FAMILY AND FRIENDS OR SOLITUDE


IT’S CALLED NON-CONVENTIONAL but on our own personal level, if you fall in that broad culture and it is a unique and historically significant tribe, especially in the arts and the military. Artists skip from creating to counting change, very few make a comfortable living. The Military are more unconventional than any other profession. I’ve tried to imagine choosing to fight our wars knowing I could be shot or tortured.

Do you think that not choosing the basics: family, friends and a comfortable living are enough? They are, now I know that.

How did this become my spotlight, like a bulb that flickered and whispered, you thought you knew more. Well, I didn’t and now I am adapting my fictional life to nonfiction. Beginning with: relinquishing luxuries, vacations, replacing outdated or broken furnishings, buying my favorite designer garments, and most important a monthly budget. Now instead of withdrawing from my savings account, I am depositing. Friends and family pose a more rigorous effort to the depts. I’m a loner. There is nothing glamorous or mystifying about this stain at least not for me, more like solitude for longer periods of time.

Photo by Philip Townsend. London 1964

As I watch and hear the interviews of Veterans, Gold Star Families, Military groups, former Iraq and Afghanistan Marines, Army, The Navy and Airforce, and the ones left behind because their hero was killed have one knot that holds them together, and it is their family, their comrades in arms and friends.

It’s raining, the tiniest little drops, like new bourns. The sky is a saddened muted white gray, like it’s in mourning. Hoagie Carmichael is singing Two Little People, simple lines that rhyme. Without music, and I don’t listen as much as I did a month ago, I’d be in bed today, it is a day for music medics to carry my pen where it sinks.

I was selfish, spoiled, and myopic, now I am awake to eternal gratefulness for being born American.

Trying not to watch the news as my heart needs a reprieve from Afghanistan. I’ve never appreciated, honored, respected, and loved our Military more these past two weeks. Do you know that feeling? What happens next? Eventually this presses to a USA attack.

Buck up guys and dolls and be a civilian soldier.

WHAT DO YOU FEEL?


I FEEL A SENSE OF GUILT to seek pleasure, amusement and escape. This weekend fifty-seven innocent people shot in Chicago; Nyiah Courtney, a beautiful six-year old in W.DC, a violent riot in Los Angeles, a woman and son robbed before falling down a flight of concrete stairs at the Subway station in NYC, and in Tucson: “The gunman parked his silver SUV by the park, got out of the car and opened fire on the two paramedics who were inside the ambulance, Magnus said. The 20-year-old male EMT who was sitting in the driver’s seat was struck in the head and the 21-year-old female EMT who was in the passenger’s seat was shot in the arm and chest.” Bullets’ targeting fans outside the Washington DC Stadium will be what everyone remembers.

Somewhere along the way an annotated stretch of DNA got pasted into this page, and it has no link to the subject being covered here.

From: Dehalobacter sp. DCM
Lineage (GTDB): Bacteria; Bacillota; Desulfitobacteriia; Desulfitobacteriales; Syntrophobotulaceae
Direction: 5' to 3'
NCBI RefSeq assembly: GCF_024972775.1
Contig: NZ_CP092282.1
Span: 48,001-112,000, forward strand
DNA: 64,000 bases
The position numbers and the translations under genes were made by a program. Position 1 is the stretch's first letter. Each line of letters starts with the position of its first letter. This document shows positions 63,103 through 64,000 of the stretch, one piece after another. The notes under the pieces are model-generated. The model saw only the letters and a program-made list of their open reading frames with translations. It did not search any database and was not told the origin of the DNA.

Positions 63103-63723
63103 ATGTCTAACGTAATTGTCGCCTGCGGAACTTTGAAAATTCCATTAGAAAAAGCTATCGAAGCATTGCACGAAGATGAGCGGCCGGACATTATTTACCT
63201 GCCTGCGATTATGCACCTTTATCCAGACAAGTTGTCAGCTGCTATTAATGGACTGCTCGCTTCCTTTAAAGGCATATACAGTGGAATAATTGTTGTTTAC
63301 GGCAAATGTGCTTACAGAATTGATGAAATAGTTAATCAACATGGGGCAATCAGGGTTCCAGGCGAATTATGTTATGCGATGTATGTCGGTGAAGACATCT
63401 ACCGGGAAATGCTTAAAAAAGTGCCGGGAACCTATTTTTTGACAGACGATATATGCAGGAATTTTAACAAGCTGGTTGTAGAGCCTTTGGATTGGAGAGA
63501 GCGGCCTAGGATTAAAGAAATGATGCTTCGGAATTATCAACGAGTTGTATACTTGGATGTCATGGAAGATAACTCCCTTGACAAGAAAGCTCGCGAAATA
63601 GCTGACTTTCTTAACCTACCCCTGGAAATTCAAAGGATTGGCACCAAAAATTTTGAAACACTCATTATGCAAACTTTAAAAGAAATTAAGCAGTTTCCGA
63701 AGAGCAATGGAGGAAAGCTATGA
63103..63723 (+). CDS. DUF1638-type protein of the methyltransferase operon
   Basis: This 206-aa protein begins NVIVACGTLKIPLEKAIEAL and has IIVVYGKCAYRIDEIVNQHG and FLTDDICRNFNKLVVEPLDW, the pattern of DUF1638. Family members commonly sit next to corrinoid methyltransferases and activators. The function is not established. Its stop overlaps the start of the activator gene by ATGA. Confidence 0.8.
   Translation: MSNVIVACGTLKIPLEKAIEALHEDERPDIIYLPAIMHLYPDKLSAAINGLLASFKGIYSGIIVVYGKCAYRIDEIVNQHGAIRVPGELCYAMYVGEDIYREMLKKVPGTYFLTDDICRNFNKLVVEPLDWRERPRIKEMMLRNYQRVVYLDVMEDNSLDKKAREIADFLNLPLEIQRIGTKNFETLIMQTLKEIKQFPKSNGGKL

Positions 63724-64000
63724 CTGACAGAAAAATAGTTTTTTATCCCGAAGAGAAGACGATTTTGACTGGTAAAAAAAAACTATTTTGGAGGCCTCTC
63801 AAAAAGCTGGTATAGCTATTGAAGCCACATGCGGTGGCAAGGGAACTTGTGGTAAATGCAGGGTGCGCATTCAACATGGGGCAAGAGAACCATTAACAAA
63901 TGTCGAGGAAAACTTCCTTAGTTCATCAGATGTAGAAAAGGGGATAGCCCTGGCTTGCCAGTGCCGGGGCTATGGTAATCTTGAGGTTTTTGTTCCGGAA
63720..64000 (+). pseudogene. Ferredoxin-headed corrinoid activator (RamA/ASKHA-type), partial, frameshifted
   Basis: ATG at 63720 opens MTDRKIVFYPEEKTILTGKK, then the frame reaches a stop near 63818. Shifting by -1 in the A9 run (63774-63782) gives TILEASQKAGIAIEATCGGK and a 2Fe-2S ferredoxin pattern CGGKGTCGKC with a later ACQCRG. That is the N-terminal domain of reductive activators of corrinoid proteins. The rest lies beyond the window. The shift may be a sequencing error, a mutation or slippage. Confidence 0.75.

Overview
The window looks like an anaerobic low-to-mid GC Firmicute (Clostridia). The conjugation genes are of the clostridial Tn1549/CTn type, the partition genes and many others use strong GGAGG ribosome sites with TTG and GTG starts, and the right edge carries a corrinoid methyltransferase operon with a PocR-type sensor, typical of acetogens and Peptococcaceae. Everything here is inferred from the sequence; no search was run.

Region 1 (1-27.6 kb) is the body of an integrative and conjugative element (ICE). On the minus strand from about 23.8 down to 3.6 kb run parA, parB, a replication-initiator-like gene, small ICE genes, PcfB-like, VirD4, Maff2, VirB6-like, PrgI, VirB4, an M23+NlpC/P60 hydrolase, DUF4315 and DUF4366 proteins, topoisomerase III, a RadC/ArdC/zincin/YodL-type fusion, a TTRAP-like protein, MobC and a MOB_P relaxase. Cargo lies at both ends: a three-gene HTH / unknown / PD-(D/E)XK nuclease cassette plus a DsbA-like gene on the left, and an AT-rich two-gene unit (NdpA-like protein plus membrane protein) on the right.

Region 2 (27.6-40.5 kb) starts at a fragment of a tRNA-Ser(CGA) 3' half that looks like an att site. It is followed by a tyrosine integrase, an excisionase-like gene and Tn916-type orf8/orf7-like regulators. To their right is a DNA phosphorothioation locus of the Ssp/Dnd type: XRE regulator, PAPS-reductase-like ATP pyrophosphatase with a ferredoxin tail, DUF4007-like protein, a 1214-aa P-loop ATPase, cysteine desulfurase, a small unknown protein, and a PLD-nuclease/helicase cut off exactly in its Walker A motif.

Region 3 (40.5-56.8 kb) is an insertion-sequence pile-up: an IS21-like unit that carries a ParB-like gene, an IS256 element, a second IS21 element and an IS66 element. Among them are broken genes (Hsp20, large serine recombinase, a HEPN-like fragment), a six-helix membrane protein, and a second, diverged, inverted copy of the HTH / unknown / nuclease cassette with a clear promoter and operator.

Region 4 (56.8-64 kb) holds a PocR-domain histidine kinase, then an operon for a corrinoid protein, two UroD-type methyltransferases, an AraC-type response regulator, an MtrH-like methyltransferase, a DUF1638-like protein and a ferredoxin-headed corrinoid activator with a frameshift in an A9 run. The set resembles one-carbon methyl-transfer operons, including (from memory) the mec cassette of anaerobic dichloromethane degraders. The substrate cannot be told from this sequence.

That’s all I could handle this morning. So, why aren’t I talking about it with friends? ‘ I don’t watch the news anymore’ is what I hear and so my feelings remain unspoken. Maybe because I do not have a family, or the man I could love, and so my emotions stretch to a world of strangers in pain and agony.

It is not depression that leads my day, it is mild shock, anger, and a halo of sadness for the cloud of hate, crime, corruption, and divisive storm looming over.

My heart is especially raw for the youth, embarking on adulthood, the unsolved immigration crisis, and knee-jerk mask attacks on one another.

The words of condolences: ‘We pray for your family, you are in our hearts’, lasts how long? Do they get a phone call from a Lawmaker or Member of Congress? It seems laws have to be passed. Instead, all I see is a game of power. A solid gesture by the government to rename streets after the victims, a monument, or a wall with their names, so we never forget is my suggestion.

A COVID-19 MEMORIAL


I wonder what you all are doing this July 4th. The last year had pressed us closer, and friends from years past have knocked on my FB door. Someone switched the light on our lives and I for one will find pages of material as a memoirist to unleash all that happened within and without. What took me all the way down was seeing the number of deaths. NY lost more than thirty-five thousand people, that would be like all of Saratoga County.

I vote for a Memorial somewhere in the US, maybe a wall, inscribed with the names of those lost to Covid-19. Grateful is the word of the times. I wish you all a big, loud, closely adjoined unmasked party.

THE GREAT DIVIDE


                                                            

 If you’re a writer, then I imagine you are either writing a screenplay, historical book, commentary, or you are in the other class; how does reimagining the USA come into my writing without offending someone.  For me it is too soon, my thoughts are awry, like blowing leaves dropping from their branch in Autumn. There is shock, fear, and distrust rattling our recent liberation from the directives, warnings, citations, fines, crumbled businesses, life savings, and jobs from COVID-19. I’m still mourning three million lives unexpectedly ending in a hospital without any family.